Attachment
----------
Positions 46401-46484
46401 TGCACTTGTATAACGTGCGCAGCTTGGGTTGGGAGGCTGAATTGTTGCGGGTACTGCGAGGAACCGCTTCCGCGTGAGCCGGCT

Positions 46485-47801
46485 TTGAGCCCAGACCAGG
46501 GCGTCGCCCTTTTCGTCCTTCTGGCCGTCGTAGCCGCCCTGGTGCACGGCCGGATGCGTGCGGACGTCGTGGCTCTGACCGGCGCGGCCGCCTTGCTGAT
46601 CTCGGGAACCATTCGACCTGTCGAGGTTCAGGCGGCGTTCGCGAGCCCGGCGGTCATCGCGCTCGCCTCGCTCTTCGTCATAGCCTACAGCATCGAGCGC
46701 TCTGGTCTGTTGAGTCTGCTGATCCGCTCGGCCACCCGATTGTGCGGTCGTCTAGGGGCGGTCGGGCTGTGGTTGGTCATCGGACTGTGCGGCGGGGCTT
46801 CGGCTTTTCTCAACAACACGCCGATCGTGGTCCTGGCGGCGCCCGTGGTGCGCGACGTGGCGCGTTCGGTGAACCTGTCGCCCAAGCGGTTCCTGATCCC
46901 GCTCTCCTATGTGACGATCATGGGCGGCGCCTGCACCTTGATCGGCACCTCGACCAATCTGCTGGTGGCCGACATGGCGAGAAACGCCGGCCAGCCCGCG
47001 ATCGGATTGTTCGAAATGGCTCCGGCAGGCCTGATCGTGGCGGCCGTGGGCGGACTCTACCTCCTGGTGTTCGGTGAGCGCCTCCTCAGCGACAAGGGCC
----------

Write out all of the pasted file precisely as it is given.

Positions 46401-46484
46401 TGCACTTGTATAACGTGCGCAGCTTGGGTTGGGAGGCTGAATTGTTGCGGGTACTGCGAGGAACCGCTTCCGCGTGAGCCGGCT

Positions 46485-47801
46485 TTGAGCCCAGACCAGG
46501 GCGTCGCCCTTTTCGTCCTTCTGGCCGTCGTAGCCGCCCTGGTGCACGGCCGGATGCGTGCGGACGTCGTGGCTCTGACCGGCGCGGCCGCCTTGCTGAT
46601 CTCGGGAACCATTCGACCTGTCGAGGTTCAGGCGGCGTTCGCGAGCCCGGCGGTCATCGCGCTCGCCTCGCTCTTCGTCATAGCCTACAGCATCGAGCGC
46701 TCTGGTCTGTTGAGTCTGCTGATCCGCTCGGCCACCCGATTGTGCGGTCGTCTAGGGGCGGTCGGGCTGTGGTTGGTCATCGGACTGTGCGGCGGGGCTT
46801 CGGCTTTTCTCAACAACACGCCGATCGTGGTCCTGGCGGCGCCCGTGGTGCGCGACGTGGCGCGTTCGGTGAACCTGTCGCCCAAGCGGTTCCTGATCCC
46901 GCTCTCCTATGTGACGATCATGGGCGGCGCCTGCACCTTGATCGGCACCTCGACCAATCTGCTGGTGGCCGACATGGCGAGAAACGCCGGCCAGCCCGCG
47001 ATCGGATTGTTCGAAATGGCTCCGGCAGGCCTGATCGTGGCGGCCGTGGGCGGACTCTACCTCCTGGTGTTCGGTGAGCGCCTCCTCAGCGACAAGGGCC